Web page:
While waiting for Medicare to update proposed rules, FQHCs had to get creative to continue funding their RPM programs. Some incorporated them into chronic care management to support patients with multiple chronic conditions by providing non-face-to-face care coordination and management. Others used RPM data to add more in-person visits based on medical necessity, with payments for those visits helping support RPM programs. And yet others leveraged the data they collected under grant-supported RPM programs to show real-world positive outcomes and successful deployments, which bolstered the case for additional grant support to continue or enhance RPM offerings.
The Proposed 2024 Physician Fee Schedule, which was released in July, indicated that remote monitoring would be covered. But there were still several questions about how it would work. Finally, in early November, the CMS confirmed that beginning in 2024, the general management code HCPCS G0511, which already included other non-face-to-face services, like chronic care management (CCM) and behavioral health integration services, would be expanded to include FQHCs and RHCs reimbursement for RPM and RTM services.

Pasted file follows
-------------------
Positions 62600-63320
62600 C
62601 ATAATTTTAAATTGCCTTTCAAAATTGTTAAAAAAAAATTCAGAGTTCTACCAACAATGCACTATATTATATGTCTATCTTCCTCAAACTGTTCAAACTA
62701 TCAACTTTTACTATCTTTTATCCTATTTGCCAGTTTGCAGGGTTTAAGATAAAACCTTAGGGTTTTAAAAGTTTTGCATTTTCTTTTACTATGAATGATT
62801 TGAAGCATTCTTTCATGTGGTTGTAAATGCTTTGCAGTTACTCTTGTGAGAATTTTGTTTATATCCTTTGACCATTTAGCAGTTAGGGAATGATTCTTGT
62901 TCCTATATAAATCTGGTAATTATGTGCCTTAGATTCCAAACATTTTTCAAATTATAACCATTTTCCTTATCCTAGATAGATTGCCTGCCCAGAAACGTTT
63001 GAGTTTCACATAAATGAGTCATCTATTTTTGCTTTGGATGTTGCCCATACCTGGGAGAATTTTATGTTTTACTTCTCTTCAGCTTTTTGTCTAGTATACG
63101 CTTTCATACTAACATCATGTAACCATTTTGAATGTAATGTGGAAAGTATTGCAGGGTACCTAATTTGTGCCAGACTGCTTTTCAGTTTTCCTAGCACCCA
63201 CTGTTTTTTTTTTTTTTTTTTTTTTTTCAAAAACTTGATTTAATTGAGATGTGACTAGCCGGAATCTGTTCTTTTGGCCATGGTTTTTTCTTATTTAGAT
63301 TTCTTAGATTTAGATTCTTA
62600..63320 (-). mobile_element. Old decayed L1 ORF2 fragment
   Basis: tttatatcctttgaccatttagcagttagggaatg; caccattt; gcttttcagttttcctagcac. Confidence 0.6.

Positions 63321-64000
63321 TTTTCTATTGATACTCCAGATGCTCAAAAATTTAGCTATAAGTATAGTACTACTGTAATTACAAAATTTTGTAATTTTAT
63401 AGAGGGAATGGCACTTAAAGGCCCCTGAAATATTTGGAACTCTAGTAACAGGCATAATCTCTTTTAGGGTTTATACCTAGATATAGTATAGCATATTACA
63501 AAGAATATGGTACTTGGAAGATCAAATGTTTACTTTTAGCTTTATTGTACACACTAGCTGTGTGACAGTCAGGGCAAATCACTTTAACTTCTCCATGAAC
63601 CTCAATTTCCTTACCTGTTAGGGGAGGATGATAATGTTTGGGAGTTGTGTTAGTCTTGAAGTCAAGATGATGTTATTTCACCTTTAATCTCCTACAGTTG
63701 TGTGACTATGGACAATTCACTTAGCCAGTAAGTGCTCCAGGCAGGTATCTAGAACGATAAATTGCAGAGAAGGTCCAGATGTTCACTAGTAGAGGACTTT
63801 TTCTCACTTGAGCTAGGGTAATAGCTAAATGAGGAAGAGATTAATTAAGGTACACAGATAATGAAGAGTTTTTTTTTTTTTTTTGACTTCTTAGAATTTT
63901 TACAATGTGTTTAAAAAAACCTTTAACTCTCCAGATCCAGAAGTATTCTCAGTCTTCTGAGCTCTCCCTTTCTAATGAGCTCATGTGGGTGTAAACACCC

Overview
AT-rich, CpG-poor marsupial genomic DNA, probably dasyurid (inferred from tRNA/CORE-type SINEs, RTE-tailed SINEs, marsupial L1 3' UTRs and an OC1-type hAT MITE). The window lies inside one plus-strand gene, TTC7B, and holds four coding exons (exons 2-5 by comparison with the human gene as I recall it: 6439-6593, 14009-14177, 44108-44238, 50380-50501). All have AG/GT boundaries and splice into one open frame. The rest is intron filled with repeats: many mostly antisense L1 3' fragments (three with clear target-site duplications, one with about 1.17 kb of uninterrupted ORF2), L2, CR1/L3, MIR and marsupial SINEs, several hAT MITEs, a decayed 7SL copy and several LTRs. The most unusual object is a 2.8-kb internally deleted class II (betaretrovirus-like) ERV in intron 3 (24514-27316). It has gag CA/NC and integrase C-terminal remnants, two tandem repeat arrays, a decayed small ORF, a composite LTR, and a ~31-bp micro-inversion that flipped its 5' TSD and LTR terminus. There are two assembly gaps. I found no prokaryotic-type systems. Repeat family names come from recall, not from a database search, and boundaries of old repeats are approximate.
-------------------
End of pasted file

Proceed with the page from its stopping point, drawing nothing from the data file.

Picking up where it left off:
In the final rule, the CMS addressed concerns that using the G0511 code for distinct services like CCM and RPM would not sufficiently account for the resources required to provide these individual services. It noted that G0511 could be billed for the same patient more than once per month, for all subcategory codes, as long as all the requirements were met. Additionally, because of the ability to bill G0511 multiple times, CMS adjusted the average reimbursement amount for this code from $77.94 in 2023 to $72.98 in the coming year.
With the actions on RPM taken by CMS, it's expected that many state Medicaid plans will follow suit. Currently, only about 34 state Medicaid programs provide RPM reimbursements, but this often does not include FQHCs. To stay abreast of changes, providers can check their state Medicaid policies on the Center for Connected Health Policy website.
While the number of those health care providers offering RPM is expected to reach about 76% by the beginning of 2024, it’s anticipated that with the changes in reimbursements, greater adoption of technology and expansion of existing programs, more than 70 million U.S. patients – 26.2% of the population – will benefit from some kind of RPM. This is good news for the more than 67 million people who rely on FQHCs and RHCs. The addition of more RPM and RTM offerings, as a result of CMS reimbursements, will provide underserved patients with more effective tools to manage chronic diseases proactively and minimize complications.
Lucienne Ide, MD, PhD, is founder and CEO of Rimidi, a digital health company that supports health care providers in the delivery of remote patient monitoring and chronic disease management with EHR-integrated software, services, and connected devices.